Sensory Memory- A Possible Trigger for Mental Health Issues

There are a lot of reasons why the holidays are stressful times. While they also bring a lot of joy, there is a plethora of reasons why people find their anxiety and depression levels to be elevated in the winter months. Family conflicts, financial difficulties, travel worries, and busy schedules can all create a rise in stress during the holidays. There are more subtle things though that I believe impacts more people than they are aware. The holiday season seems to be a time where people report a general feeling of anxiousness or sadness that they can’t necessarily contribute to one of the previously mentioned issues. In fact, many people report that they are currently in a good place overall in life and yet this time of year they feel a drop in mood. A lot of these individuals say holidays have been difficult in the past but the issues of previous years, like those mentioned above, are not a current issue. So, what causes these challenges in mood around this time of year?

SAD- Seasonal Affective Disorder

There is a particular mood disorder called Seasonal Affective Disorder (humorously abbreviated as SAD), that has garnered some attention from people in the winter months. This is due to SAD being caused by longer periods of darkness, a lack of sunlight, and colder temperatures. Essentially the best theory on this disorder is that these winter conditions decrease our body and brain’s production of feel good chemicals and an increase in the chemicals that promote sleepiness and inaction. This may be a leftover evolutionary trait from ancient ancestors, particularly other mammals who tend to sleep/hibernate and be overall inactive in the winter. While this is a real disorder that has methods of treatment like light therapy and talk therapy, in Florida it is less common that the winter months would cause true SAD. It is possible for this condition to strike someone in Florida, but we all know that our days are shorter but we do not go days to weeks without sunlight as they do in the more arctic areas of the world. Our temperatures drop, but we do not get the oppressive dangerous cold conditions that many other areas of the world get. So, while not impossible to have SAD in Florida, I feel that some people assume that is the cause of their winter blues when in reality there is a more subtle but equally interesting reason that is more likely.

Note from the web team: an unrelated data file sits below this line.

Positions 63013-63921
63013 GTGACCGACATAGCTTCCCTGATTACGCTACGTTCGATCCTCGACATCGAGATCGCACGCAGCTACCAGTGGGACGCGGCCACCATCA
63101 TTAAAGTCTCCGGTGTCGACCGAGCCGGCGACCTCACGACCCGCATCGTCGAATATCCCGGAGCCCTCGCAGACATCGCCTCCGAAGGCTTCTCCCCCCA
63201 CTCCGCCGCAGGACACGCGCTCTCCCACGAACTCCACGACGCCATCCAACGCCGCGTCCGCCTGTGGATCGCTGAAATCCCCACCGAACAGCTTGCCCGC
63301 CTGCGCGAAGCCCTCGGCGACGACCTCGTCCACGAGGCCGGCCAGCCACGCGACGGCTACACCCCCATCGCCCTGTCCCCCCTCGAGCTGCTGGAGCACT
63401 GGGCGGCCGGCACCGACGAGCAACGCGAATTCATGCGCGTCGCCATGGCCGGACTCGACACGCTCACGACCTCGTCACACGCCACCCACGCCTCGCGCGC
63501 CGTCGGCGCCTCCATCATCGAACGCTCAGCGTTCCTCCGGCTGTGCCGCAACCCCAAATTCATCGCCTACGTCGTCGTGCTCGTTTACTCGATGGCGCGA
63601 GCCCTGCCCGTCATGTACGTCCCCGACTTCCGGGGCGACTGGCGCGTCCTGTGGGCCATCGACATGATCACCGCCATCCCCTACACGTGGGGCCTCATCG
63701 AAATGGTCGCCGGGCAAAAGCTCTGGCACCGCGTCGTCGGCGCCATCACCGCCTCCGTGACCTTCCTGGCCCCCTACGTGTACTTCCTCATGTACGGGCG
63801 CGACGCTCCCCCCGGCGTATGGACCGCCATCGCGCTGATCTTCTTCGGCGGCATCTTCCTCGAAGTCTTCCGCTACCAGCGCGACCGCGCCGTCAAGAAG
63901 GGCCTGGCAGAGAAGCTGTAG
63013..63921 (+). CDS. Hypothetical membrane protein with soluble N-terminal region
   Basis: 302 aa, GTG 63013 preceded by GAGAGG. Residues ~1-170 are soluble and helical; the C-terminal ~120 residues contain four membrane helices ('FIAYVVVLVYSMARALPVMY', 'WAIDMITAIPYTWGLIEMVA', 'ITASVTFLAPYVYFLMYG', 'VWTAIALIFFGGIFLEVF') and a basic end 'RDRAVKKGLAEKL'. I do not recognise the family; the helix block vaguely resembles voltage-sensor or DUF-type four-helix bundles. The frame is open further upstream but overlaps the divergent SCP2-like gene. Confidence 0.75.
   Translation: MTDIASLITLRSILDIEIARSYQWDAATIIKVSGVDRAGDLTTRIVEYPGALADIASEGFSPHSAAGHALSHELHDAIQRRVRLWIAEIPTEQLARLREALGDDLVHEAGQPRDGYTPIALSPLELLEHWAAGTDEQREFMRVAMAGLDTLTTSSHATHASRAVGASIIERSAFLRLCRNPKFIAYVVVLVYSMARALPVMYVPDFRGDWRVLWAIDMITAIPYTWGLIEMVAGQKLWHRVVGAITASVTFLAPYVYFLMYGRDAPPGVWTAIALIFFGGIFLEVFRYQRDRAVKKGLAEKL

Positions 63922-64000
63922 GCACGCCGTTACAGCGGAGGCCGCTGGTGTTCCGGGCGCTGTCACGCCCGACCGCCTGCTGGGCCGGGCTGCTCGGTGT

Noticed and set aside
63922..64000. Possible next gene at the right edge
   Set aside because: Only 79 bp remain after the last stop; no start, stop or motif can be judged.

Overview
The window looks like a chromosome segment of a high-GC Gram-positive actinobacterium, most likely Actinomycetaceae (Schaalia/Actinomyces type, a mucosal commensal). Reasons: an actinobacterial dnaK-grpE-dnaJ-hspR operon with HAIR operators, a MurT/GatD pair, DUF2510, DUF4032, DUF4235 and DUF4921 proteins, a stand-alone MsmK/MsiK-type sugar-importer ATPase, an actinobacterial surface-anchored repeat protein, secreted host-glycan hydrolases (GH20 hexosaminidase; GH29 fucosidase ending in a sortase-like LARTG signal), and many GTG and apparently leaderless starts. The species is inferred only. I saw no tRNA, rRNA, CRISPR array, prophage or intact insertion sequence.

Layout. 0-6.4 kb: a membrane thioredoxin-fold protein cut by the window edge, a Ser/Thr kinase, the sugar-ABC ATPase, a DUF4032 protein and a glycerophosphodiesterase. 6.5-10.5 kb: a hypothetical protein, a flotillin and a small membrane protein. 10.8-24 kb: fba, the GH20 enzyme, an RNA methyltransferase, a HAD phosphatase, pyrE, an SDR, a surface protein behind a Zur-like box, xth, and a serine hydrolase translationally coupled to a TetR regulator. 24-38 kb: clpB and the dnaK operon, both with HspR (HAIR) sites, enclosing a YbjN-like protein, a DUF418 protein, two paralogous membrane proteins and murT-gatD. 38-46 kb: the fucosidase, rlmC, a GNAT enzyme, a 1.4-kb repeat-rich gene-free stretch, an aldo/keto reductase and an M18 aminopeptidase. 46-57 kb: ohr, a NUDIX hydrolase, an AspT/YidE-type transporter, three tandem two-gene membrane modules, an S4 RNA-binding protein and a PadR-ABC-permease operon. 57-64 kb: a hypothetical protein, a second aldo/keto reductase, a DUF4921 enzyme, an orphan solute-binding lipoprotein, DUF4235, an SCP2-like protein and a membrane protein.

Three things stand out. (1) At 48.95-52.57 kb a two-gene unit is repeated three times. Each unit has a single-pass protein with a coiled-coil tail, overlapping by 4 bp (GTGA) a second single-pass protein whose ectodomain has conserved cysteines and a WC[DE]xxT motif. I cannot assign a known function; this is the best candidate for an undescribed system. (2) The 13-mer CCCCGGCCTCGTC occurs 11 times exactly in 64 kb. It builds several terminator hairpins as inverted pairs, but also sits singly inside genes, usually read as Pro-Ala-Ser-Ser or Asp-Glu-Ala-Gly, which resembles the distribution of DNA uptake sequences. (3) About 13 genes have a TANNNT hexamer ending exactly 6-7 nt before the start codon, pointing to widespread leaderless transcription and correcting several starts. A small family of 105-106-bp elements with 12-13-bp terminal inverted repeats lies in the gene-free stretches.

Sensory Memory- Subtle Reminders of Tough Times

Since the holidays are quite stressful and most people can recall a holiday season or two where they had some personal struggles or even tragedies, it makes sense that something that reminds us of a past tough time would create a rise in anxiety and depression. Sensory memory triggers however, are more subtle reminders than obvious ones like being in the same place or seeing a person involved in a past problem. Sensory memory refers to our senses, smell, touch, taste, sight, and hearing, being reminded by a sense from the past which triggers an emotional reaction without there being an obvious reason. Let’s look at an example from my own life: